I went to college, and I said, "I need to get a good education. I'm going to work hard in school," because, like I talked about out there earlier, my older brother had a neck injury. Football career is over like that. Nothing he did about it. He was in school at Ole Miss. He was working hard in school. He has got a lot of friends, and he could be happy without football. So that was kind of my approach: I need to go someplace where I can be happy if my football career doesn't work out, due to injury or due to poor performance. So I felt real comfortable there in college at Tennessee and worked hard in school and studied hard and was very meticulous about the academic side of it. To be named Phi Beta Kappa, I was always real proud of that and still consider that one of my proudest achievements.


Is it hard to resist all the distractions that come with being a high school and college star athlete?

Peyton Manning: Sure. Absolutely. And you don't always resist them. There are some things that you want to do. There are times when you have that talk with yourself: "I ought to be able to do this. This is not fair that I can't do this, and I'm going to do it." Sometimes you find out you can't do it, and it's wrong. You get in trouble. I think there's a learning process to find out what you can do and what you can't do. Sometimes you have to make a mistake to learn what's right and what's wrong. But like all things, you get used to it, and you just know how you've got to be and what the situation has got to be.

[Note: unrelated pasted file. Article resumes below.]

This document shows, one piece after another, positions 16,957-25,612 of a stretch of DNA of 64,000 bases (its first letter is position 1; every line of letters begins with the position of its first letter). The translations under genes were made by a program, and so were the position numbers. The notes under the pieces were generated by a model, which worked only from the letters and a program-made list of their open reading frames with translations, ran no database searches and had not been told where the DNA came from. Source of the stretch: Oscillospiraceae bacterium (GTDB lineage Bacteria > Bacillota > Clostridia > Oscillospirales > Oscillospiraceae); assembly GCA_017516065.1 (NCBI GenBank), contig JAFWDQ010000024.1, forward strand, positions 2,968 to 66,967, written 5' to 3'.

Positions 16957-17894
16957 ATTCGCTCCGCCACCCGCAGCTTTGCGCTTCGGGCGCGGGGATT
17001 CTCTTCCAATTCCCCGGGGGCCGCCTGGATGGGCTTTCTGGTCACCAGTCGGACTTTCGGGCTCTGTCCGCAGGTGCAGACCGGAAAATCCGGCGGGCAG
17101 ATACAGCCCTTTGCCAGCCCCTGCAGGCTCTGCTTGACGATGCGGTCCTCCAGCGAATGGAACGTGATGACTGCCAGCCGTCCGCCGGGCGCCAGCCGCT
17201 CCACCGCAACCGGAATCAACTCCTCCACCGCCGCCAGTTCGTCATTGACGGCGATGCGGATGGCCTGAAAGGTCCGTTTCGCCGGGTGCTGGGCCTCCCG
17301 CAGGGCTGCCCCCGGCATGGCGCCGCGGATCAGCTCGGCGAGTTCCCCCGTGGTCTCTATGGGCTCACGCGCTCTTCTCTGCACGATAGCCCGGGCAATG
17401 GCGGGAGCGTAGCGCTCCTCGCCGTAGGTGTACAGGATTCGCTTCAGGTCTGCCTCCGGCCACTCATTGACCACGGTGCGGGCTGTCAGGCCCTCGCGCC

Today, when I go to a movie, I'm going to have to come in the normal way, but I'm going out that exit door right by the screen, the one that always opens up to a deserted alley -- you don't even know where you are -- because if you go back out the normal way, everybody's waiting for you with all their autograph stuff. You just know how it's going to be, so you adjust and you prepare for it.